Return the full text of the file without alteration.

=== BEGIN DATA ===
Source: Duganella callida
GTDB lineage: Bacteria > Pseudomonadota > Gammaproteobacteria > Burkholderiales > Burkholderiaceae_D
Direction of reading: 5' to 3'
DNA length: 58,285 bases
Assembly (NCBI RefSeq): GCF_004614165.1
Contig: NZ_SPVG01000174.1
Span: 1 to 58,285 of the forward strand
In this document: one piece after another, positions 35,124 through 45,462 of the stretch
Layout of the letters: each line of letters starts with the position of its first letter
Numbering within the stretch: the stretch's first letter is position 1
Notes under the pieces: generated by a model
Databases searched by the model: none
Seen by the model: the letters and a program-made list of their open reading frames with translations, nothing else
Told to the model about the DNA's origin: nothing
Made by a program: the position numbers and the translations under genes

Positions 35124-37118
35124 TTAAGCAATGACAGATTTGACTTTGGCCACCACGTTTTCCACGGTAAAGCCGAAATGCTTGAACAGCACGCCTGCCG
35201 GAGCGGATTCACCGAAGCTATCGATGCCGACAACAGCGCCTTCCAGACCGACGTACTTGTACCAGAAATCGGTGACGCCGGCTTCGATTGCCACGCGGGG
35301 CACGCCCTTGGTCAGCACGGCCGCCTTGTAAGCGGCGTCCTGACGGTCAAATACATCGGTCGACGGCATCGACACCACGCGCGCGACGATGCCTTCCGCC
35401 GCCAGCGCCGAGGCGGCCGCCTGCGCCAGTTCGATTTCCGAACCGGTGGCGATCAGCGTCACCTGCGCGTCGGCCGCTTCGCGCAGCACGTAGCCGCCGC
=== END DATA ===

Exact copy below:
Source: Duganella callida
GTDB lineage: Bacteria > Pseudomonadota > Gammaproteobacteria > Burkholderiales > Burkholderiaceae_D
Direction of reading: 5' to 3'
DNA length: 58,285 bases
Assembly (NCBI RefSeq): GCF_004614165.1
Contig: NZ_SPVG01000174.1
Span: 1 to 58,285 of the forward strand
In this document: one piece after another, positions 35,124 through 45,462 of the stretch
Layout of the letters: each line of letters starts with the position of its first letter
Numbering within the stretch: the stretch's first letter is position 1
Notes under the pieces: generated by a model
Databases searched by the model: none
Seen by the model: the letters and a program-made list of their open reading frames with translations, nothing else
Told to the model about the DNA's origin: nothing
Made by a program: the position numbers and the translations under genes

Positions 35124-37118
35124 TTAAGCAATGACAGATTTGACTTTGGCCACCACGTTTTCCACGGTAAAGCCGAAATGCTTGAACAGCACGCCTGCCG
35201 GAGCGGATTCACCGAAGCTATCGATGCCGACAACAGCGCCTTCCAGACCGACGTACTTGTACCAGAAATCGGTGACGCCGGCTTCGATTGCCACGCGGGG
35301 CACGCCCTTGGTCAGCACGGCCGCCTTGTAAGCGGCGTCCTGACGGTCAAATACATCGGTCGACGGCATCGACACCACGCGCGCGACGATGCCTTCCGCC
35401 GCCAGCGCCGAGGCGGCCGCCTGCGCCAGTTCGATTTCCGAACCGGTGGCGATCAGCGTCACCTGCGCGTCGGCCGCTTCGCGCAGCACGTAGCCGCCGC